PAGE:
8 Reasons Why Personal Training Might Be For You

Is personal training for you? Here are 8 reasons why one-on-one training may actually be just what you need!
Ashley Lau
February 13, 2022

"Should I do Group Classes or PT?" a question that comes up often - as it should!

As part of our new member onboarding process, we make sure we learn as much as we can about you in order to give you an accurate answer to that question.

There are a few important points to make;

  1. It's always YOUR decision, don't do anything you're not comfortable with or don't understand.
  2. "What" you should do will change as you change, grow as you grow. No decision is permanent and your training should be reviewed periodically as a way of checking in with yourself (that's why we do Goal Reviews!)


With that aside, here are 8 reasons, why Personal Training might be the right fit for you.



"If only class started 30mins earlier/later!"

Don't let a studio's schedule affect your training. If you're finding your life is chaotic as you're running around town trying to find the right classes at the right time with the right instructors. STOP. Take a breath. And look at the time/money/stress you could be saving by training with WHO you want, WHEN you want. Sometimes doing more quality over quantity is the answer. Granted, you might still not be able to get exactly what you want, but usually you'll be able to get a lot more flexibility, particularly if you're happy to train at off-peak times. And with working from home arrangements becoming the norm, now is a great time to start prioritising yourself.



Accountability comes in many forms - friends, family, deadlines, teams, coaches. And different people respond differently to different things at different times. Ultimately if you're not sticking to your plans, then your accountability settings right now are not enough. Knowing that your trainer is waiting excitedly to train with you, and that if you don't show you'll be forfeiting your session is usually the strongest strategy we can take before taking a deeper dive into why you might not be sticking to your goals.


Specific Goals

I love X class but I just wish they did more of Y in there! I really want to get good at Y but they just don't spend enough time on it!"

Classes by their nature and definition are general. They are designed (or should be) to give the most benefit to the most people. Sometimes you'll be lucky and you'll find a class that fits like a glove - that's because your goals match the general goals of the class. When that changes though, and your goals become more specific, it's time to change things up. Even introducing one PT session a week where you work specifically on the thing that means the most to you, can have a huge impact, particularly with skill development. There is a force mulitplier at play here, because as your technique improves from PT, the return on the time you spend in your classes also improves.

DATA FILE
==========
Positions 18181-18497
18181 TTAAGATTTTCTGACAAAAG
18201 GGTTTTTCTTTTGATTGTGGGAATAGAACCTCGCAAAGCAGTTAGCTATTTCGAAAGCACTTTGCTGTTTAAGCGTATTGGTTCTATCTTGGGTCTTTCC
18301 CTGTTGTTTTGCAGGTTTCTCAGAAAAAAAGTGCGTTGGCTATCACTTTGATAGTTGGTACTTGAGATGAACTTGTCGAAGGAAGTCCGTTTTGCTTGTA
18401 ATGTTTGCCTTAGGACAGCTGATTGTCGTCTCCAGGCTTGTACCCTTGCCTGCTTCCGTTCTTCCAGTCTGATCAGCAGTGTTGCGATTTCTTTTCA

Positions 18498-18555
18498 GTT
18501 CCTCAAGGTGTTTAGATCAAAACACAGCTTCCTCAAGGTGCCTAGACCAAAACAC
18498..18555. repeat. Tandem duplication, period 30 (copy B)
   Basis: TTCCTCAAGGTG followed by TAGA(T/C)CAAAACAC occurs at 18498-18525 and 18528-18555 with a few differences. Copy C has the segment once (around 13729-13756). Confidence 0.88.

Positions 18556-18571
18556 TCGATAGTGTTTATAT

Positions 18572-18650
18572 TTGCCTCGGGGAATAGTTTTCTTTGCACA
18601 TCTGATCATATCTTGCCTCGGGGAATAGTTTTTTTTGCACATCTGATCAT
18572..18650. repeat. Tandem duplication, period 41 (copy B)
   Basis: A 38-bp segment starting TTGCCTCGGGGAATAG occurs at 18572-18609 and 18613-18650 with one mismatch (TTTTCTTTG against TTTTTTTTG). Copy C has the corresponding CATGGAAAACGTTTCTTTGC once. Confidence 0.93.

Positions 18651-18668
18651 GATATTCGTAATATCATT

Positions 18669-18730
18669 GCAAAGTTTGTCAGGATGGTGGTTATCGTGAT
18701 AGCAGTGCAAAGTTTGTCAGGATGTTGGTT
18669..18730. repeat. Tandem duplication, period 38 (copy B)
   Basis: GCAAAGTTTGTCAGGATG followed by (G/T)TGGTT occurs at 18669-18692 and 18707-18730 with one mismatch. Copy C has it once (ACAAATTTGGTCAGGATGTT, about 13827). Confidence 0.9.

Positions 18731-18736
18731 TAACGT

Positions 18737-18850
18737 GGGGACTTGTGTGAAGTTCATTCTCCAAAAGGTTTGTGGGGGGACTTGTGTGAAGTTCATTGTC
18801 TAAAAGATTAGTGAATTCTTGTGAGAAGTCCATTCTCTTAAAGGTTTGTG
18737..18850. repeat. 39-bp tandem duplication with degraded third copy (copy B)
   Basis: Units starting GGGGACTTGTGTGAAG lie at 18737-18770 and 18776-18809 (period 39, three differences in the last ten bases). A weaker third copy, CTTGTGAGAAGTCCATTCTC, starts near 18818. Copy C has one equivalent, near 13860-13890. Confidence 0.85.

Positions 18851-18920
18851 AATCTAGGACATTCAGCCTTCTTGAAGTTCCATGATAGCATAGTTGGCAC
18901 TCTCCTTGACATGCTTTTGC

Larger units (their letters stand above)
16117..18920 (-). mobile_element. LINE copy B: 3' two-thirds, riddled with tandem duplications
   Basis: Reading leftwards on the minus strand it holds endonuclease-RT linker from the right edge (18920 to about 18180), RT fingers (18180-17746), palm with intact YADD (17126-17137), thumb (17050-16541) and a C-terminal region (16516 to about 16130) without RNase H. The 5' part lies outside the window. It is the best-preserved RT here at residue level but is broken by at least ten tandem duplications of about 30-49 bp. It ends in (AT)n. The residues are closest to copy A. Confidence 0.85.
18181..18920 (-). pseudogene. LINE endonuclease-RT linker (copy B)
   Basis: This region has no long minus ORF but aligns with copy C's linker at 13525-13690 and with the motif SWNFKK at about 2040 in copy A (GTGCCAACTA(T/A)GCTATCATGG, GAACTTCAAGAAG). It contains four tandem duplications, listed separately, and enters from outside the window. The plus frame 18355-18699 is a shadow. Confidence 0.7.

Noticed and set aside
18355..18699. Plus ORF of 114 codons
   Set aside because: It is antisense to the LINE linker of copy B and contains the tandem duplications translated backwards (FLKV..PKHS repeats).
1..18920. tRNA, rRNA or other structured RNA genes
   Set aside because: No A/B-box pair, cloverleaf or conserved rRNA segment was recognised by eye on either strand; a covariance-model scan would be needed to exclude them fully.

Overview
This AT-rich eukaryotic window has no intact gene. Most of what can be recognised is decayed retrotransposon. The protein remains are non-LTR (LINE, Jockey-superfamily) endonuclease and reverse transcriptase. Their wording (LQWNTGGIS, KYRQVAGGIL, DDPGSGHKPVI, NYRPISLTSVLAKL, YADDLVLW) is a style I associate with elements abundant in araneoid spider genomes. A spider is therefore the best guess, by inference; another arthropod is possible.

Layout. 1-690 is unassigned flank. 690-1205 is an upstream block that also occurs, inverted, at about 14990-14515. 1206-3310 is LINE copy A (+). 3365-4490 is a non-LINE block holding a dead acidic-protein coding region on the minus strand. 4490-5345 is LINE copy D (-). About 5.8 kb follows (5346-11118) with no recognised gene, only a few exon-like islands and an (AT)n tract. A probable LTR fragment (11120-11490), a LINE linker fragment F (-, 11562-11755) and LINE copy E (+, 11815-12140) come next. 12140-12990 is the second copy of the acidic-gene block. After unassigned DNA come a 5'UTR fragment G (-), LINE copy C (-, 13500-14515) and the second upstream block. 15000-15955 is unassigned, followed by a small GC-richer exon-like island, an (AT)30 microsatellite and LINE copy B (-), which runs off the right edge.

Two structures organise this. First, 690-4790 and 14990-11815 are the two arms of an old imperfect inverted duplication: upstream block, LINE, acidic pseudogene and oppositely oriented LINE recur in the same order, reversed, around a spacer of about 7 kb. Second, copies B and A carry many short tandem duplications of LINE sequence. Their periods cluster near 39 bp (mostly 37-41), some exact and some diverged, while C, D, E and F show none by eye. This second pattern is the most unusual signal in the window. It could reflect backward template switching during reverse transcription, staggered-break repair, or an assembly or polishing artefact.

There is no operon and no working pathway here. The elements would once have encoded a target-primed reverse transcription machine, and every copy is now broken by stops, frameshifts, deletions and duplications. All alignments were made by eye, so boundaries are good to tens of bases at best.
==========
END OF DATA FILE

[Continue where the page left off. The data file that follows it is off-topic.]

There is no way around it, PT is more expensive than group training and when all you've ever done is pay for a gym membership (ie access to a facility) or group classes, the price difference can be jarring. I'm not here to tell you what you can and can't afford, everyone has different budgets they are working with, but sometimes it's actually a question of an allocation of resources. ie Doing two generic strength classes might seem like great value for money, but if the reason you're doing those strength classes is because you want to be able to do a muscle up, then it might be worth cutting those strength classes in favour of doing a 1:1 muscle up session weekly instead.


Don't like training in groups

If you find going to an open gym room intimidating, or always choose the back of the room in group classes, you may think that PT would be even worse ie "I don't want to be the focus!". Give it a try, you might be pleasantly surprised! Working with someone who is tailoring the work to fit you - refining your form and technique, helping you understand what you're doing and why you're doing it etc - is a completely different experience to being in a class.



If you've got specific health concerns or injuries that you are trying to navigate, having an experienced Trainer/Physiotherapist/Exercise Physiologist can go a long way to building the confidence in how to push your boundaries. Fear can be a paralysing emotion, and having someone to guide you through that process can ease the burden and have a transformative effect.



Are you brand new? Never done this before? Then do PT - remember it doesn't have to be forever, but it's the best way to make sure you're doing everything correctly, and gives you a great foundation to build on.

Are you really experienced and starting to out grow classes? Do PT. As you grow, your requirements will change. Classes may have got you from there to here, but they may not be what will get you from here to the next there.


Progress has stalled

Have you plateaued? Have you been doing everything "right" but you've lifted your head after 6 months and you're in the same place? Then consider bringing in a coach to shake things up. Give you some perspective. Tighten your focus. Push your boundaries.

Roger Federer is the best tennis player in the world, he makes millions playing tennis, knows everything there is to know about the game. He still pays an old guy to get him out on the court when his motivation might be low, to watch his games and give the outside perspective. Why? Because he's human, and you are too.


So those are a few reasons why we might recommend PT, they aren't binary - these aren't finite, irrefutable laws, these are factors we consider when making a plan.

If you feel like a few of these reasons speak to you, book in an intro if you're new, or Β a goal review if you're an existing member, and we can help you navigate the decision :)


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